Creamy Wild Mushroom Soup
Creamy wild mushroom soup is one of my comfort foods. You don’t have to have to pick wild mushrooms to make this recipe. You can find mushrooms in the produce section of most groceries and sometimes at Farmers Market.
I like to add a variety of mushrooms to one batch. Portobello, Lobster, Porcini, Coral, Shiitake, Cremini, and Oyster are varieties I think work very well. Lobster is a dense, dry mushroom, the only variety I was because it doesn’t absorb water. Skip Chanterelles in this recipe, its milder flavor will be lost in the mix, and it’s a little too special as far as wild mushrooms go to lose.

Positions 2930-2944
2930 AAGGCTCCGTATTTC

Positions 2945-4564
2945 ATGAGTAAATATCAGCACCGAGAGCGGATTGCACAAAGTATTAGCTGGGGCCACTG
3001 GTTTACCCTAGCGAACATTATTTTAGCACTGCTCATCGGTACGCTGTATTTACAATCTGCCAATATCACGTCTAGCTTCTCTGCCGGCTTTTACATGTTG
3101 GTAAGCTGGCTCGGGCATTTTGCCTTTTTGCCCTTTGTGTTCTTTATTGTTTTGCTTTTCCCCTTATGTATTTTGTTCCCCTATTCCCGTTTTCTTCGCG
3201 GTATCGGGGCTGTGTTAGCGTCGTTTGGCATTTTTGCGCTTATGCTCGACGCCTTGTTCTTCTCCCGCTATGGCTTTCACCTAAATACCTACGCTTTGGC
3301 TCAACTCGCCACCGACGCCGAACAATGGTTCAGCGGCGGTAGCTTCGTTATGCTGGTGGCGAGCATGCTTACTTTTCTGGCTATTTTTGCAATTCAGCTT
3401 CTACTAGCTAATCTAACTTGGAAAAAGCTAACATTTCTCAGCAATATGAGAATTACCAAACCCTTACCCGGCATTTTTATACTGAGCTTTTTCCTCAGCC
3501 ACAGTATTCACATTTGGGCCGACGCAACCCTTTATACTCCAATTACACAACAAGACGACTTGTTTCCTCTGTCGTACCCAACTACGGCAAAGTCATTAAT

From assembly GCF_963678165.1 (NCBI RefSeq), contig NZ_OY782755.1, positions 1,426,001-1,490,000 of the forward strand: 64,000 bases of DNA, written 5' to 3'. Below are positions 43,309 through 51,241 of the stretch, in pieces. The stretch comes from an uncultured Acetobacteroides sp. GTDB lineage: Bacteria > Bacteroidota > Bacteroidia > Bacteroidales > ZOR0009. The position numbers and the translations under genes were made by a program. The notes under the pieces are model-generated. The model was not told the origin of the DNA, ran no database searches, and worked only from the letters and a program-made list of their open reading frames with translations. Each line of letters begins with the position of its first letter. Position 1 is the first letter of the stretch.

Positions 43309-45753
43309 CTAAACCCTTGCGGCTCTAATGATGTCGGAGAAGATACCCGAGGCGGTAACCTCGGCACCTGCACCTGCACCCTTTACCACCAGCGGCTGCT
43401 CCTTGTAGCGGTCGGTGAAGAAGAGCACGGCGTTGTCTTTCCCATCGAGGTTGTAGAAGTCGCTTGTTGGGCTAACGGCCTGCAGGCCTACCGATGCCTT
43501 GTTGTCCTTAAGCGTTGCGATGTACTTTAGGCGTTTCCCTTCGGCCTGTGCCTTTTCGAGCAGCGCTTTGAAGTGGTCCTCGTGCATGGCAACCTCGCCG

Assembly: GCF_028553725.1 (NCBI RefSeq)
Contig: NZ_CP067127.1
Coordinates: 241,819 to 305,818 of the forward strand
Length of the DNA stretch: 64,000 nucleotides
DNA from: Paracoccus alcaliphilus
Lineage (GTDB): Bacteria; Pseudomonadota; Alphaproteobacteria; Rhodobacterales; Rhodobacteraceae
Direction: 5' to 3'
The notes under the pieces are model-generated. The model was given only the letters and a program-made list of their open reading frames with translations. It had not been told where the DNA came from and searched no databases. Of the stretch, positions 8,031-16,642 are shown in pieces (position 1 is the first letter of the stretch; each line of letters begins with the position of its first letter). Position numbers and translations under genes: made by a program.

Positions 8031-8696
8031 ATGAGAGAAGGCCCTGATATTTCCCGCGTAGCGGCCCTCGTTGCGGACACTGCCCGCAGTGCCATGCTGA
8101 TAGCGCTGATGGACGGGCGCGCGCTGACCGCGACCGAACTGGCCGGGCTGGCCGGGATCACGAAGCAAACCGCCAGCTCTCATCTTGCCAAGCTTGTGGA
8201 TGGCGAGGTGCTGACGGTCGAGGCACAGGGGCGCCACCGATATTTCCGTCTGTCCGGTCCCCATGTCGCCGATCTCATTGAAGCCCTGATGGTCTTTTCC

What looked to be a poor wild mushroom year took a turn in late August when we finally got rain. Chanterelles made a brief reappearance. Gray Oyster is growing on old logs in the wood yard. Scaber Stalk, Porcini (King) and other boletes are going crazy. I’ve never seen so many boletes, some nearly the size of a soccer ball. I’ve dehydrated and frozen enough to last us a year and they’re not done yet. It’s almost time for Matsutake to pop up, a mushroom I’ve not yet picked.
Pick what you know to be safe. Take a class or three. Learn from someone who knows mushrooms well. Until then, check out the produce department and farmers market to stay on the safe side.